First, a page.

Now, the birth was straightforward I suppose – the babe was in the right position, no cords round his neck, etc, etc, etc, but the poor woman suffered something awful with the pain she went through. I used any of the herbs I had that I thought might help, but they were older than I’d like and I didn’t know enough to be able to send Da out to get some local ones. Plus, by the sounds of it, he had the husband chopping wood and it wasn’t going too well. Now, I had thought he was a carpenter, but he’d obviously not been involved at this stage of the process before…

Still, the babe was alive and healthy, the mother was also alive and healthy, and recovering nicely, so that it was about sunset when I was able to let the husband and Da back in. Da had his hand on the poor man’s back – I was sure if he was holding him up, or propelling him forwards, but the man was moving like he was in a trance towards the woman on the bed, nearly tripping over the haybox I’d put the child in for the minute. 

Da made all the usual noises over the child (isn’t he the spitting image of you, fine healthy lungs, etc) before muttering something about more visitors arriving. 

The first lot weren’t too bad. The night was cold alright and a few sheep are as good as any blanket or hot water bottle once you persuade them to lie down where you want them. The shepherds had brought gifts of food and firewood, bless them, cos really, there’s only so long you can keep a fire going without adding anything to it before people start noticing. Even brand new parents would cop there’s something going on there. Between the sheep and the food, it was a bit of a feast we had going then. I even brought some out to Da, who I found rummaging through the packs – destroying my system he was, but you know Da. He got most of it back where it should have been. Eventually.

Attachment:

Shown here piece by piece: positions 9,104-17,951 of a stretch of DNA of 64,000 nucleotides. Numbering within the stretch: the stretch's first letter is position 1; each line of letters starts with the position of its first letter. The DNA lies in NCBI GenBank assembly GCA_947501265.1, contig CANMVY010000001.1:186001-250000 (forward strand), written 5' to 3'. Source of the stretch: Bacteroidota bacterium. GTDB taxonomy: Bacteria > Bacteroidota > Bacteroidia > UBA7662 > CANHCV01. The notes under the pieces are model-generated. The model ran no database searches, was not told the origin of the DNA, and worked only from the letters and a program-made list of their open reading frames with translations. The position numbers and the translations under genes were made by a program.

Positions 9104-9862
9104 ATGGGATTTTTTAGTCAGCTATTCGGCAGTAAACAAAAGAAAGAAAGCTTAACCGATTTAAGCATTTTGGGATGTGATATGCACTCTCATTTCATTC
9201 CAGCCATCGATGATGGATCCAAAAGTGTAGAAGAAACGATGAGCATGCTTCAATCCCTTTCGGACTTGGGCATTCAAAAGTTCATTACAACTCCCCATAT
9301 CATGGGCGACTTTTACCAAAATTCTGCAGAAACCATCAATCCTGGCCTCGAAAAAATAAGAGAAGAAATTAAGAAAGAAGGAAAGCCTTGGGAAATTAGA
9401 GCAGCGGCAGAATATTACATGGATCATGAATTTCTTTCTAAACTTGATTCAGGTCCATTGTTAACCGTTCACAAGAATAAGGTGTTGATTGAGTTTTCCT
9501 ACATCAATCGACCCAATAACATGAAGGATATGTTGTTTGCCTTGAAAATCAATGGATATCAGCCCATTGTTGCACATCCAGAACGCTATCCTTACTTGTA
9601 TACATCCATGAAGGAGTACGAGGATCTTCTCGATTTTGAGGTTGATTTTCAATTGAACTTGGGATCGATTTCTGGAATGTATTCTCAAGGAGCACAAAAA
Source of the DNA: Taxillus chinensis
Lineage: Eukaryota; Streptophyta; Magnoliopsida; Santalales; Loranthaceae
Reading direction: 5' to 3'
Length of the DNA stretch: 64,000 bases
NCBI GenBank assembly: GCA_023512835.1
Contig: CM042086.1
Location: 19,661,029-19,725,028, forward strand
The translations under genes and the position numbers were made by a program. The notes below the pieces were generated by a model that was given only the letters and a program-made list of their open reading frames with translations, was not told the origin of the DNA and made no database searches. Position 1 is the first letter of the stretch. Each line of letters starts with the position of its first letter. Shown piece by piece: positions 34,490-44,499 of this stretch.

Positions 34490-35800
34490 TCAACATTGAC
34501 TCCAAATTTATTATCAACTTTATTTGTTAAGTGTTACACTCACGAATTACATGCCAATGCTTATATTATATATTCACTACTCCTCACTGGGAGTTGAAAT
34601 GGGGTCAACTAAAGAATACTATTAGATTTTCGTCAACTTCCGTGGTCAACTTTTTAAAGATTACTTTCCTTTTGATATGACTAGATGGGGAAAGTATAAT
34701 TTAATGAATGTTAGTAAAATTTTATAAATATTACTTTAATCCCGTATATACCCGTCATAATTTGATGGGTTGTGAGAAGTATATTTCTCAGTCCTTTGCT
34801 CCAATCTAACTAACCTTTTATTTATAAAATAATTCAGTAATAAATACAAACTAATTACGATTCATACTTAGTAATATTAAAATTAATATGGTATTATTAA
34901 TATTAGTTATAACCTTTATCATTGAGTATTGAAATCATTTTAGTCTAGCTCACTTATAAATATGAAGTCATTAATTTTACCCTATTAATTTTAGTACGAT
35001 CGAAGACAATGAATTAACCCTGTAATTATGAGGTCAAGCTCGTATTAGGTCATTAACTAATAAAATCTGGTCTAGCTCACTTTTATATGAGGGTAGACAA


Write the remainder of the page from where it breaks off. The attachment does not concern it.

The next lot weren’t as useful in my opinion. Da reckons they were the propaganda people, but that doesn’t mean they couldn’t have been useful as well. I’ve heard he claims 12, but all I remember is a crowd of them anyway, all done up in fancy gear and arguing between themselves. They could have been some of our own folk debating a prophecy really. Not a decent gift between them though. I mean, these are first time parents, you’d think a bit of cash towards this and that would’ve been sensible, but they were so concerned with the Saviour of the World bit, they forgot about the newborn baby with first time mother bit. Honestly. I don’t think any of them were married. Still, gold is always welcome and Da’s bits of frankincense and myrrh were useful as well – even if they sold it for more gold, it would come in handy. 

I have to admit, they didn’t look too impressed with the new baby. I mean he was lying there, snoozing away to himself, looking as cute as all newborns do (well, otherwise, they’d never survive if they didn’t look so cute!) and all they could do was mutter to themselves and point at me and the mother as if trying to figure out who was who. Well the breastfeeding sorted that out. Shocked them a bit, mind, but they deserved it really. Eventually, I had to get Da in to shoo them out again cos the father had fallen in love by this point and would put up with anyone as long as they weren’t interrupting his oogling of his baby. (Oh the child was his now, alright, never mind any discrepancies of timings)

The major problem with prophecies, as far as I can see it, is that once they’re made, anyone can get hold of them. So when the ruler over there, Herod I think it was, got wind of the fact that someone important was born and of course, those bloody Important Visitors were too important to get away without having to pay him a visit. To their credit, I suppose, they did their best to mislead him, but it was still time to get this little family away from that place, or indeed any place where that man had power. 

Seeing as how I was meant to be a simple midwife and not knowing much about the world, I couldn’t just say something, but Da had a word with Someone and the next thing is, Joseph’s had a dream to get out. Well that was handy now, wasn’t it?